Back in the 1930s, the editor Geoffrey Grigson described the particular thrill of receiving a handwritten manuscript from the young poet W. H. Auden and typing up the lines before sending the new poem off to the printers. He compared this now obsolete procedure to the development of a photographic negative (a process now equally obsolete), and liked to see that moment as the point at which a new poem entered the culture.
But when does a poem actually become part of the culture? When it's first written? When it's accepted for publication? When it first appears in a little magazine or anthology? When it has a broader public exposure by - for example - being recited in public or on the radio or quoted in a film? Or is it when (to personalise the matter) one reads it for the first time? When a line, or lines, become fixed in the memory? When it's quoted elsewhere, or borrowed by another writer?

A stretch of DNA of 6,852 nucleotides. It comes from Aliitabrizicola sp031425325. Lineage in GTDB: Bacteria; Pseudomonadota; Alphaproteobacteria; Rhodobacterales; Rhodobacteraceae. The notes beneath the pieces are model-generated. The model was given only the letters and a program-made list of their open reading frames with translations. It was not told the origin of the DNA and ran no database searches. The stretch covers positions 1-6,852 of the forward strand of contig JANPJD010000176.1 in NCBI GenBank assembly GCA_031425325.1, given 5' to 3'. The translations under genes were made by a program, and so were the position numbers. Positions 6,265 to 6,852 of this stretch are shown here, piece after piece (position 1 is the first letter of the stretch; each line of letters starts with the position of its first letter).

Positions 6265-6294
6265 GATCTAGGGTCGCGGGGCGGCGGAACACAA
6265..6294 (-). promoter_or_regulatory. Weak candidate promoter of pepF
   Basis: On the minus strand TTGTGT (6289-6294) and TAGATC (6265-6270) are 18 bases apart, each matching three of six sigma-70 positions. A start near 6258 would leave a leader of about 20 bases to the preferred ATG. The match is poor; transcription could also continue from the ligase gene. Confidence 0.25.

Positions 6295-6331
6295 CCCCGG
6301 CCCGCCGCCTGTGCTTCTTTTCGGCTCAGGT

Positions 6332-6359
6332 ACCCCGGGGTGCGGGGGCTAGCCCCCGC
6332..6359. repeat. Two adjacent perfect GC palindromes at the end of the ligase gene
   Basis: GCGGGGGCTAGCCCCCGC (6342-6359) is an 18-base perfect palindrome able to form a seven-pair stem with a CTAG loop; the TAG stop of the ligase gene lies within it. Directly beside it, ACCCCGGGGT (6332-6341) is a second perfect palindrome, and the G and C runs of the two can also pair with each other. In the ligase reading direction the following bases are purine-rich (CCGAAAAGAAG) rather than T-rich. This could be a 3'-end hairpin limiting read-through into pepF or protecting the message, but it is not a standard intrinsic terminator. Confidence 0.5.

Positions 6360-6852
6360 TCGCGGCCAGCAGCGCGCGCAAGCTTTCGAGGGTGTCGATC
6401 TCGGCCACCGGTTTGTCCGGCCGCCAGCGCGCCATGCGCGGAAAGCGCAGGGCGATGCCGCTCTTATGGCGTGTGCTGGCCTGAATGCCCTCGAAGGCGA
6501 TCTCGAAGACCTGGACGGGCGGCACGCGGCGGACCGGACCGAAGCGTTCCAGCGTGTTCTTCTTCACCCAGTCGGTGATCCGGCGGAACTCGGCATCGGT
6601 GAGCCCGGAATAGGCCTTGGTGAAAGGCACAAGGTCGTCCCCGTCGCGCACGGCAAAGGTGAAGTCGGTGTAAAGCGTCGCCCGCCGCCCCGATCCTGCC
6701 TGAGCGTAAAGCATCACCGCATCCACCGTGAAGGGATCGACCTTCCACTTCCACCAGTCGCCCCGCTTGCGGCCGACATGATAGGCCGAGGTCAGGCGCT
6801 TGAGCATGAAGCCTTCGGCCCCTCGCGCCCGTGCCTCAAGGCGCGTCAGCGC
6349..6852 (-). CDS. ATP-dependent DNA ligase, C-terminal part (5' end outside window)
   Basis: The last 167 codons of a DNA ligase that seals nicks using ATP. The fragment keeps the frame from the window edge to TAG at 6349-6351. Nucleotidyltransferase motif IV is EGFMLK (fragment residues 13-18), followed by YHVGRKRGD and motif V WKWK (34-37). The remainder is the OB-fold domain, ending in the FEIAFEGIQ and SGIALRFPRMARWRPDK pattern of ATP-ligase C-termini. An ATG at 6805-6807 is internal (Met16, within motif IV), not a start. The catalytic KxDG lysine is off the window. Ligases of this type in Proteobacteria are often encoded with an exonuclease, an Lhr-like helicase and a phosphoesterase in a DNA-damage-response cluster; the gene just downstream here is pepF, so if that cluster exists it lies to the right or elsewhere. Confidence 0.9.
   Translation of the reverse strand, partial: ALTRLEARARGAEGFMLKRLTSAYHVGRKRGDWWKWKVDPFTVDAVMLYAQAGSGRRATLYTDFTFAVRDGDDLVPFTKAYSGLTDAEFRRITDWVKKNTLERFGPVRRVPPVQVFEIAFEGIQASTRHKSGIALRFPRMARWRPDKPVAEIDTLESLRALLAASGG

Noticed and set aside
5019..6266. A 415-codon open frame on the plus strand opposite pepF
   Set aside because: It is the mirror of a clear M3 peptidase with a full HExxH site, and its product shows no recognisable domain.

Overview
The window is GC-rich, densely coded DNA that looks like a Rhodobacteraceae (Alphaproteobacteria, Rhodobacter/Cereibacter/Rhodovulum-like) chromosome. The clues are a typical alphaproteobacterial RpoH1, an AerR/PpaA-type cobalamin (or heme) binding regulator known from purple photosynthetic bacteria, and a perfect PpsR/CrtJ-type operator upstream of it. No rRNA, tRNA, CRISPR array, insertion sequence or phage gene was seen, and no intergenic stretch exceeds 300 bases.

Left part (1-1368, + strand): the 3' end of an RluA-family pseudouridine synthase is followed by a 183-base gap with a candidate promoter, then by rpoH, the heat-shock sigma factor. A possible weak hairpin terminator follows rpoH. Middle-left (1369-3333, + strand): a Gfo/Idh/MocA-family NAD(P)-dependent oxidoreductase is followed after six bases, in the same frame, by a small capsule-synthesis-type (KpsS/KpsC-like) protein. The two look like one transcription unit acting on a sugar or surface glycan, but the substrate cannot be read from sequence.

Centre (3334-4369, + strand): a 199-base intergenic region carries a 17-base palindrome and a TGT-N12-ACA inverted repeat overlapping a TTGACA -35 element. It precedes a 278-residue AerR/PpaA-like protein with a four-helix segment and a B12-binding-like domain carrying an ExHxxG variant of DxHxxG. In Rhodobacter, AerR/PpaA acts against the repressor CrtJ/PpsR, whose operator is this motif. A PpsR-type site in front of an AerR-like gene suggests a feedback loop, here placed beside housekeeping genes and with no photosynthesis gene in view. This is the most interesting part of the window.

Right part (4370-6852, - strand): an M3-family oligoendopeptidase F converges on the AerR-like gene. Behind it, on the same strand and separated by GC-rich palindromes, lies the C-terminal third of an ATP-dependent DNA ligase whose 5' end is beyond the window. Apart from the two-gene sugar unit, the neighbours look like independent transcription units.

Fiction is not like poetry because novels are not like poems, and novels are not (yet) as remote from the cultural mainstream as poetry. Of course a similar if more technology-driven route is taken from manuscript to publication, but poems are slighter, lighter, less emphatic productions, less commodified. This is not to question their power or value or vestigial prestige, only their presence.
So - to reformulate the question - when does a novel become part of literature? Answers on a postcard, as we no longer say.